This Date in Danish American History - Jens Munk

  • May 09, 2021
  • May 09, 2022
  • 2 sessions
  • May 09, 2021 (CDT)
  • May 09, 2022 (CDT)

THIS DATE IN DANISH AMERICAN HISTORY - JENS MUNK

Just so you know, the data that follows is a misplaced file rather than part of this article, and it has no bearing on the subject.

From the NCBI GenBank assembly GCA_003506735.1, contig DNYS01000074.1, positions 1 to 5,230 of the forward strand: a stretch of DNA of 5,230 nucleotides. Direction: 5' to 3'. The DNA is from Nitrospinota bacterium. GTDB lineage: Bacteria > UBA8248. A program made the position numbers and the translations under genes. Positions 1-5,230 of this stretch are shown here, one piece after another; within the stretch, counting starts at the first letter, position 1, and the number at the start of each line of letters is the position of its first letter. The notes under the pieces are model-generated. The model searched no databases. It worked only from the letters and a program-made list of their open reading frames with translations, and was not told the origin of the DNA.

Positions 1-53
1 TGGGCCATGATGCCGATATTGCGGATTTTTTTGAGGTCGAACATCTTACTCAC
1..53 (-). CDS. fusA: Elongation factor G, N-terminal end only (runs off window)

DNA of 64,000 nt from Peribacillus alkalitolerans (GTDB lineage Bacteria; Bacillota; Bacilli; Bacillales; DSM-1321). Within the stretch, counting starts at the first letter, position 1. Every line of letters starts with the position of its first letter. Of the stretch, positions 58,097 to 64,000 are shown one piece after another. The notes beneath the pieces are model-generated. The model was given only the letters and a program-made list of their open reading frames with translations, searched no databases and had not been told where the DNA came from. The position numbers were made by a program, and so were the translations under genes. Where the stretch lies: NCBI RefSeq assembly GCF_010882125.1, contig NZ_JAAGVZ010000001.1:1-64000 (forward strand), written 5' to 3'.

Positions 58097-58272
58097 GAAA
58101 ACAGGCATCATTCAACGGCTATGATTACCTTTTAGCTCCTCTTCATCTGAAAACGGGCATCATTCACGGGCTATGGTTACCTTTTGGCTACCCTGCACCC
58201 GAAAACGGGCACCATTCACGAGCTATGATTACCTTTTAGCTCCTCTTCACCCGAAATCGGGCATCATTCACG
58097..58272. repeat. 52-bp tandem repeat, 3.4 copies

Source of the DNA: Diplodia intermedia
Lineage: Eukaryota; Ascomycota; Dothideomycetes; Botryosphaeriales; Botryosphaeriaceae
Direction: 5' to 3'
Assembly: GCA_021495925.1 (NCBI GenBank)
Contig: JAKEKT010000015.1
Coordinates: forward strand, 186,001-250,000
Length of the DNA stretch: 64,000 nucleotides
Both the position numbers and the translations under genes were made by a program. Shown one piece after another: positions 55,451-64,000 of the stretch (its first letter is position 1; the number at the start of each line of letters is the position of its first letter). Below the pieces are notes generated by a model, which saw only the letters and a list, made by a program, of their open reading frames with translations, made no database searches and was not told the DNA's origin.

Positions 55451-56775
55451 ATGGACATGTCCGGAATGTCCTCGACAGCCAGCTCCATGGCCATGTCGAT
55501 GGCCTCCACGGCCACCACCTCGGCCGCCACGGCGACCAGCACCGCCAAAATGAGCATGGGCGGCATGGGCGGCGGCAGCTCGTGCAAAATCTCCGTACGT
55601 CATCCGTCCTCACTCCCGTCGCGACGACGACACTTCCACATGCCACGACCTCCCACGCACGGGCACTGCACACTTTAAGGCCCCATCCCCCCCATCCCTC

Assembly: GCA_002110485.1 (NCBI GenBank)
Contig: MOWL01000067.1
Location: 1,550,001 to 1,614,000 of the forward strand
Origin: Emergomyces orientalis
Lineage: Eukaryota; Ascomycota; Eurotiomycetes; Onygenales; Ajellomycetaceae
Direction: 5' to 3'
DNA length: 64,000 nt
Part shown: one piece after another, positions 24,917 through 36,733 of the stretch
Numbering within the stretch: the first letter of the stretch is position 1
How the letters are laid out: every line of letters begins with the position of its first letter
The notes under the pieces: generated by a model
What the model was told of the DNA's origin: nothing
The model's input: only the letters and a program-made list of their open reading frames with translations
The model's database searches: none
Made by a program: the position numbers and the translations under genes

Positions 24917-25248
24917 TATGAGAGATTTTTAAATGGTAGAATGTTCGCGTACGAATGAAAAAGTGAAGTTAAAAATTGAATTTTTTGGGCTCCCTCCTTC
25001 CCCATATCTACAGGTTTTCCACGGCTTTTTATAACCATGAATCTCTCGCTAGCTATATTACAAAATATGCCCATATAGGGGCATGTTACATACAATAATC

On May 9, 1619, Jens Munk with two ships and 65 men set sail from Copenhagen for North America in search of the Northwest Passage to the Orient.  Munk, commissioned by King Christian IV, made his way past the Southern tip of Greenland through Hudson Straight and into Hudson Bay.  There he took possession of the country in the name of King Christian and called the region Novia Dania, but after extensive search failed to find the passage.  Instead the expedition was confronted with a bleak winter, so Munk sailed south to what is now the Churchill River and prepared for the season.  They built huts, cut wood, and killed wild fowl to compensate for their lack of equipment and provisions.  They survived the autumn months well and the chaplain, Rasmus Jensen, led the celebration of Christmas in the traditional Lutheran way.  But in January the winter became severe and exposure to the elements, shortage of food, and scurvy led to ill health and death.  One man after another died, including chaplain Jensen, until only Jens Munk and two men remained alive.  Finally the temperatures warmed and by June they regained their strength, and sailing the smaller of the two ships, returned to Denmark arriving on Christmas Day.  (From "The Danish Americans" by George R. Nielsen)

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